A clue to the real attraction of conspiracy theories, I would suggest, lies in the rhetoric of theorists themselves, which is filled with self-congratulatory descriptions of those who accept such theories as “willing to think,” “educated,” “independent-minded,” and so forth, and with invective against the “uninformed” and “unthinking” “sheeple” who “blindly follow authority.” The world of the conspiracy theorist is Manichean: either you are intelligent, well-informed, and honest, and therefore question all authority and received opinion; or you accept what popular opinion or an authority says and therefore must be stupid, dishonest, and ignorant. There is no third option.

Feser traces the roots:

Crude as this dichotomy is, anyone familiar with the intellectual and cultural history of the last several hundred years might hear in it at least an echo of the rhetoric of the Enlightenment, and of much of the philosophical and political thought that has followed in its wake. The core of the Enlightenment narrative – you might call it the “official story” – is that the Western world languished for centuries in a superstitious and authoritarian darkness, in thrall to a corrupt and power-hungry Church which stifled free inquiry. Then came Science, whose brave practitioners “spoke truth to power,” liberating us from the dead hand of ecclesiastical authority and exposing the falsity of its outmoded dogmas. Ever since, all has been progress, freedom, smiles and good cheer.

If being enlightened, having raised one’s consciousness or being woke meant anything positive, it would mean coming to grips with the appalling stupidity of the “official story”. It’s also amusing that science itself is under attack. It’s a social construct of the hegemony, used to oppress us, you see. Thus the snake eats its tail: this radical skepticism owes its appeal to the rare valid cases where science showed common experiences misleading, and yet now it attacks the science which is its only non-neurotic basis.

A Couple More Links, and Sola vs Schola Revisited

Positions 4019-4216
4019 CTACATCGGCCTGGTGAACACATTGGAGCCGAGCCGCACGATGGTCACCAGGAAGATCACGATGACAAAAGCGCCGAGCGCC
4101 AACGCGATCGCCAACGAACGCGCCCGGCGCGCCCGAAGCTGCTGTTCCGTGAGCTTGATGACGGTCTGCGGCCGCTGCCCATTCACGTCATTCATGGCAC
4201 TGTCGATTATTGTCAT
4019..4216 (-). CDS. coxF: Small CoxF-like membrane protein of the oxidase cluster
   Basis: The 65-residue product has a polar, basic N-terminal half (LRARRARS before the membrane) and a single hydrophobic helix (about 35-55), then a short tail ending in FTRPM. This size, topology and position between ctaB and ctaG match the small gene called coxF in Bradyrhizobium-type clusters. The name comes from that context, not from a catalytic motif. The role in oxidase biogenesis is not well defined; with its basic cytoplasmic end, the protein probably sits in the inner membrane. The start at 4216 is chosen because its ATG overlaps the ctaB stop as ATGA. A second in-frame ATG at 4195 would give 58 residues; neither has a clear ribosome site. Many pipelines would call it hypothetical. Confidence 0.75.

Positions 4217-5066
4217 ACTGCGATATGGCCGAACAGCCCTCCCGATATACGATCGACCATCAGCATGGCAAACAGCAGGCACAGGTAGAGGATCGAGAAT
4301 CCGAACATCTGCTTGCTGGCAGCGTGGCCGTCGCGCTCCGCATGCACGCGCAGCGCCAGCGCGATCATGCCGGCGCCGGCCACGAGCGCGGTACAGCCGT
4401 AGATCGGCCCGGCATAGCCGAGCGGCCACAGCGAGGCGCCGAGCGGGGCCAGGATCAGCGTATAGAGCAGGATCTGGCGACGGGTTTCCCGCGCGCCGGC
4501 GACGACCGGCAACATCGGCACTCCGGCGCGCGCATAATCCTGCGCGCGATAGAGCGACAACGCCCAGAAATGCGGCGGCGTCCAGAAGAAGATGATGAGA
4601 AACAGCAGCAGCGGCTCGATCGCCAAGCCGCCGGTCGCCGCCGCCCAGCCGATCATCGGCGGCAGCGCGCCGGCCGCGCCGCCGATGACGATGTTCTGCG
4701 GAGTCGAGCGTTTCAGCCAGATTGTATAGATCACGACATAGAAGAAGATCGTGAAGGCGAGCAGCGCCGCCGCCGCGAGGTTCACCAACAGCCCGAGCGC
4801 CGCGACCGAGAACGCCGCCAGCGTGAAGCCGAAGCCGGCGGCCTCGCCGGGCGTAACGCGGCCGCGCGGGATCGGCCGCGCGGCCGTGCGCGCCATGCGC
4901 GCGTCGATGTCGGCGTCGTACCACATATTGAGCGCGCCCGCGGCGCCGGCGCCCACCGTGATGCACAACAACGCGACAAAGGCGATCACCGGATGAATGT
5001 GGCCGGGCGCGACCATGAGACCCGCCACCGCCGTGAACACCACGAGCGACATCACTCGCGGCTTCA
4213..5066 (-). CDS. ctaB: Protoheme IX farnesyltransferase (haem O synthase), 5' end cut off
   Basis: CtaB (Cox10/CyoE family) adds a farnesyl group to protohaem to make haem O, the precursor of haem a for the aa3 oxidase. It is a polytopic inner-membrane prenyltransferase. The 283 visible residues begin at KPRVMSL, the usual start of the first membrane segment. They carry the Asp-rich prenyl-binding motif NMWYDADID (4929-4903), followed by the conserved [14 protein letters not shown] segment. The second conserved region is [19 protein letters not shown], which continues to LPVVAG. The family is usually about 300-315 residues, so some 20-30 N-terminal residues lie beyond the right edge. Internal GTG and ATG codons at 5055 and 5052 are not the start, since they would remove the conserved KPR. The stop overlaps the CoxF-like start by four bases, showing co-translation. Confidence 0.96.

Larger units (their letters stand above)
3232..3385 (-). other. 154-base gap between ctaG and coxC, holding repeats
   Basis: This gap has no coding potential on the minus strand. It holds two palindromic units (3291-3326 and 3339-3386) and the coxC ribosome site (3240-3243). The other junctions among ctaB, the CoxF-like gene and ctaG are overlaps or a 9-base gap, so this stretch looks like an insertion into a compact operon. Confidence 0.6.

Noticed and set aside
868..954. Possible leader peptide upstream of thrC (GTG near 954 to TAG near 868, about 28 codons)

I’ve written here before on the importance of the setting in which philosophical enquiry is done. This is summed up by Sola vs Schola: Are you, like Descartes, Hume, and Kant, contemplating your navel in your private, sunless room? Or are you going a round with other philosophers and students in a Greek academy or medieval university? In the first case, you can pretend to doubt everything – the world, the room you sit in, even yourself. No smirking sophomore buddy is there to sneak up behind you, as you hold forth on the compelling nature of radical doubt, and smack you on the back of the head, and then act all innocent while explaining that he could not have smacked you, as he does not exist, and anyway, what’s with this whole ‘smacking the back of your head’ phenomenology? Awful lot of unsupportable assumptions in there…

In the second case, there is.

Image result for back of head
If I don’t exist, I can’t whack this dude on the back of his head. But I can. Therefore, etc. QED

So we can see that Sola – alone – leads quickly and inevitably to insanity, while Schola – a school or group – has within itself certain corrective forces, called ‘other people,’ whose presence, specifically, whose unwillingness to be dismissed as fantasy, offer at least some chance to stay sane. In the modern world, philosophy falls broadly into two camps: the sons and daughters of Sola occupying one (and occupying virtually all University teaching positions) while the children of the schools, the sons and daughters of Aristotle and Thomas, hold the other.

With that in mind, here is an essay that floated to me across the ether unbidden: The Crisis: Nothing New? The author asserts that the situation we, specifically, the Church, are in today differs substantially from all previous challenges to the Church and, more broadly, sanity.

Now, in all sane societies, it has long been understood that, when you come into the world, you come into a whole network of relationships, rights and duties, which you did not choose, but which in a sense choose you. You can’t legitimately say, “I didn’t choose to be born into this family, this town, this country, so I owe none of them anything.”